The share market took a tumble (or was it more of a stumble?) last week. Headlines

warned that KiwiSaver accounts could halve in value. Was it just media hype?

What are the experts saying? To answer these questions, we approached Amanda

Chadwick of Forsyth Barr to comment on the wobbly market and how we should

respond.


Between October 5th and 11th 2018, global sharemarkets hit turbulence, with

the MSCI World index (in New Zealand dollar terms) falling 6.2%, the Standard &

Poor’s 500 index falling 6.7% and the NZX 50 index declining 5.4%. While the fall

occurred sharply, given the same three indices were up 19.6%, 27.0% and 15.0%

over the preceding 12 month period, Forsyth Barr did not consider the pullback

to be unexpected. By the time things had settled a week later, the same three

markets had rebounded by 1.0% to 2.0% of their initial fall. In some cases,

market volatility can provide an opportunity to invest in quality companies at

more favourable prices.


Market behaviour (as with everyday life) is a combination of reality mixed with

emotion. It is not unusual to see an initial dramatic reaction to market news or

events, often presuming the worst, rather than taking the time to understand the

cause or context of the situation. Human nature has a knack for focusing on

negative news and amplifying its impact through isolation, which is why it’s

valuable to have an Authorised Financial Adviser providing much needed

perspective and strategy. One of the first questions to answer in response to any

sudden market movement is “what’s the cause?”


When reflecting on last week’s correction, the main contributors to the sell-off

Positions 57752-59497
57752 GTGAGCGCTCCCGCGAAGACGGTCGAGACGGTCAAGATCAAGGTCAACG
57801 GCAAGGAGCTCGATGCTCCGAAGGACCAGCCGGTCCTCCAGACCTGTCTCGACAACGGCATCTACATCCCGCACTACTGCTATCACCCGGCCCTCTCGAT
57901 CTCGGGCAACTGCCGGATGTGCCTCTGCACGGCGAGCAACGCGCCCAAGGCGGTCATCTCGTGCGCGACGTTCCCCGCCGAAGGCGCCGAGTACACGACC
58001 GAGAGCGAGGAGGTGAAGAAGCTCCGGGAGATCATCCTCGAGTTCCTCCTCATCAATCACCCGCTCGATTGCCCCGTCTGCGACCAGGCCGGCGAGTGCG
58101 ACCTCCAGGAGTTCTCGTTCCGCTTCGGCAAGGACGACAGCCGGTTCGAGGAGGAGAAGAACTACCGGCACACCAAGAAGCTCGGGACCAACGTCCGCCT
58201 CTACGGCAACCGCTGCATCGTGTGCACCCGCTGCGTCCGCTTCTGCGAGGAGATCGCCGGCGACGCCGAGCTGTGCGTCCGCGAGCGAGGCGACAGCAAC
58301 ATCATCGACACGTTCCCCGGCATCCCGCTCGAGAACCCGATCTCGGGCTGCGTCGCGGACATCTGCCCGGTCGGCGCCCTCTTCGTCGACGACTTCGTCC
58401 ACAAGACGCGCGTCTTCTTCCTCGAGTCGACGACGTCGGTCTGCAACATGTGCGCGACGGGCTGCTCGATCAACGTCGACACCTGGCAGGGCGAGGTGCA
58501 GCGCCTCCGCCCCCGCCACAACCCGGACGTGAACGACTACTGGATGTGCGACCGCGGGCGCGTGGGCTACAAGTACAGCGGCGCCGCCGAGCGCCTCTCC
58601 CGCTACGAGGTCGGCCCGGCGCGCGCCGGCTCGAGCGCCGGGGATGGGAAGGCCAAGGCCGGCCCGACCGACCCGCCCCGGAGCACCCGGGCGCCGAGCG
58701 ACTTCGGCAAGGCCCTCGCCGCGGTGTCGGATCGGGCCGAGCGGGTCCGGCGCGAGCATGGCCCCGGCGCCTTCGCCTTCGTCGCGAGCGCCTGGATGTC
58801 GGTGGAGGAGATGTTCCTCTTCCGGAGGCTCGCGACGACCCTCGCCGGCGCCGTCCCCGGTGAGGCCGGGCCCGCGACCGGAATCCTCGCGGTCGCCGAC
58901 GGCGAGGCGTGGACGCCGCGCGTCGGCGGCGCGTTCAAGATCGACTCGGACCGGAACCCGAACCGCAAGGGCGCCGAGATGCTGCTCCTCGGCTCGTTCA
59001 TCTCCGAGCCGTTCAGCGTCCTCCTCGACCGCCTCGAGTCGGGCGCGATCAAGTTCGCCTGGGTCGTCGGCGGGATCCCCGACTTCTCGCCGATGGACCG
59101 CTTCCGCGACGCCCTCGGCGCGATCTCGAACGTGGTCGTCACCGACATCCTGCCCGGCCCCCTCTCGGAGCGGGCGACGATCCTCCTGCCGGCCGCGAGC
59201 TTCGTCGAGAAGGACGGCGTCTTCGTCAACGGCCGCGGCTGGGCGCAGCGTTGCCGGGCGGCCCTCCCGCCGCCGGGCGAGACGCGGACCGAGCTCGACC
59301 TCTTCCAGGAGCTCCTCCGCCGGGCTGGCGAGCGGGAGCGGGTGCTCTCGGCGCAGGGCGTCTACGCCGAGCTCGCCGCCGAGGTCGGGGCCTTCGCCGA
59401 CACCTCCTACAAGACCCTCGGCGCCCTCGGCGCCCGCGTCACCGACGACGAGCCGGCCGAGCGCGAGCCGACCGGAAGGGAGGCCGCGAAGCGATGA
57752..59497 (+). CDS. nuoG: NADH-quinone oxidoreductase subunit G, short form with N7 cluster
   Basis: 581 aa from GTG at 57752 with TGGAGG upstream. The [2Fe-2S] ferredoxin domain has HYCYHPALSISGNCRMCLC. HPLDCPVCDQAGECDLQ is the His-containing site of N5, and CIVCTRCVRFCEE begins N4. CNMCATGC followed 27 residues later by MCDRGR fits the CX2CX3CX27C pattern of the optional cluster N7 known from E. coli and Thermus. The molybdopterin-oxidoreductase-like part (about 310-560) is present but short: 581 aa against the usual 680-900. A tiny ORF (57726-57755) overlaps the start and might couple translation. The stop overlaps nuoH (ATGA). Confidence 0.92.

were largely a mixture of:

  •  the United States Federal Reserve signalling potential interest rate rises;

and

  •  continuing trade tensions between the United States and China.


Investors with their own investment portfolios, should seek advice from an

Authorised Financial Adviser they can have regular contact with, who provides

proactive updates and communication and is readily available to ‘chew the fat’ in

response to market events. An Authorised Financial Adviser’s real value is not

just managing a portfolio to generate returns, but in navigating the client’s

investment experience. It’s important to consider everything from personal life

goals and objectives, portfolio expectations, the economic landscape, and how to

position the portfolio at any given time, given both the client’s needs and risk

appetite (or lack of it), as well as the stage of the market cycle.

Amanda Chadwick, Authorised Financial Adviser, Forsyth Barr Wellington.

Amanda Chadwick is an Authorised Financial Adviser with Forsyth Barr Limited in

Wellington. For further information on any aspect of this article or to arrange a

meeting to discuss your investment objectives in confidence, call 0800 367 227 or

email amanda.chadwick@forsythbarr.co.nz. This column is general in nature and is

not personalised investment advice. Disclosure Statements for Forsyth Barr

Authorised Financial Advisers are available on request and free of charge.

A Tale of Three Cities